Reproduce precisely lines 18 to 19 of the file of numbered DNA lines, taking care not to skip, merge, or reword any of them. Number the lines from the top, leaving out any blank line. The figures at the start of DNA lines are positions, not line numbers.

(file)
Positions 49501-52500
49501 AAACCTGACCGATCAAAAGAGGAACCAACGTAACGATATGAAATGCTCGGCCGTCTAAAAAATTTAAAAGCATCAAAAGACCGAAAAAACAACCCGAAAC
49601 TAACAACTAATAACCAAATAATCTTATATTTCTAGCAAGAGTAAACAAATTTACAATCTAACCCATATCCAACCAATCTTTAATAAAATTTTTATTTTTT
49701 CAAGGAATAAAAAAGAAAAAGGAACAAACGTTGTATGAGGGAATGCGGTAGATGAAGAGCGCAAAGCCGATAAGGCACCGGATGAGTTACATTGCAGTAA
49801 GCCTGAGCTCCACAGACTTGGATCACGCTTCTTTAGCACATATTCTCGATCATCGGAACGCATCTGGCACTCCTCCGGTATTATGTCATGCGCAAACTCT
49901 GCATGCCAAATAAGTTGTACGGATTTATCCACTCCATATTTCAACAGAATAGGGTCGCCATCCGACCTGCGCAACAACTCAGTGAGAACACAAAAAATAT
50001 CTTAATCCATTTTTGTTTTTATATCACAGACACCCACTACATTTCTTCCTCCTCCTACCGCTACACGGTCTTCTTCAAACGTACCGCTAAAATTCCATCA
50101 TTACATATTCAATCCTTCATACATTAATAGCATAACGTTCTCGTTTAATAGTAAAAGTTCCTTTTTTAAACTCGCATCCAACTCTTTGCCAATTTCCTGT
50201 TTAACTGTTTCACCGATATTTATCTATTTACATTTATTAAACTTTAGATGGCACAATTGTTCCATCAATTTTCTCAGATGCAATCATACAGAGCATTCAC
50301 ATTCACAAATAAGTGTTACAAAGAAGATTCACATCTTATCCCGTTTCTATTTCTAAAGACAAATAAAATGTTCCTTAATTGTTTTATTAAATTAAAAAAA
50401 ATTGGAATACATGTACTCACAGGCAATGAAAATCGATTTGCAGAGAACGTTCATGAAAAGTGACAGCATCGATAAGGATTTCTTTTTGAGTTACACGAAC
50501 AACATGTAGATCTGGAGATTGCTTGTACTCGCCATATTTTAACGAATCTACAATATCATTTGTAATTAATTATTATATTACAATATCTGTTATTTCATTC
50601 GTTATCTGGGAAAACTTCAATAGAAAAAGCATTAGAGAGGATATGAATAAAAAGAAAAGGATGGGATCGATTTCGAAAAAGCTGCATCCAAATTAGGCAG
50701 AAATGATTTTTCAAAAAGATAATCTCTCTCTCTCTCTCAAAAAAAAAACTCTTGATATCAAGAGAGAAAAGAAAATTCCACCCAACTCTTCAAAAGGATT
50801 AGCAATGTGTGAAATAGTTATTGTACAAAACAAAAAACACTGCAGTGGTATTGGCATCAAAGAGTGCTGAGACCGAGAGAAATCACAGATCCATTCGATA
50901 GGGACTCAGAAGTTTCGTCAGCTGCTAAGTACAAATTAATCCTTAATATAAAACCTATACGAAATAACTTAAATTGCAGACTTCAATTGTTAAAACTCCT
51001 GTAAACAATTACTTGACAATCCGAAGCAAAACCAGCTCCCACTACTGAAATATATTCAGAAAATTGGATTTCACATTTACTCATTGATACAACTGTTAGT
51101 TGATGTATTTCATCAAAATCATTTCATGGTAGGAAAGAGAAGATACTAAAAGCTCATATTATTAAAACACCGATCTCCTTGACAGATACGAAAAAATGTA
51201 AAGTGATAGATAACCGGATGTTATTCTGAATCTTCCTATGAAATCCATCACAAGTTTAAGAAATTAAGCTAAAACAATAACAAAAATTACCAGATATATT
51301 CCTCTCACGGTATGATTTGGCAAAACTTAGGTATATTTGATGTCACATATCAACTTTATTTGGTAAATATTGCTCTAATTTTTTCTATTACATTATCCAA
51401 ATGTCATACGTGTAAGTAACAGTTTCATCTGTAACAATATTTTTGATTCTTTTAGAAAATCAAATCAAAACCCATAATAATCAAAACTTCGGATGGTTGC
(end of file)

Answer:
51101 TGATGTATTTCATCAAAATCATTTCATGGTAGGAAAGAGAAGATACTAAAAGCTCATATTATTAAAACACCGATCTCCTTGACAGATACGAAAAAATGTA
51201 AAGTGATAGATAACCGGATGTTATTCTGAATCTTCCTATGAAATCCATCACAAGTTTAAGAAATTAAGCTAAAACAATAACAAAAATTACCAGATATATT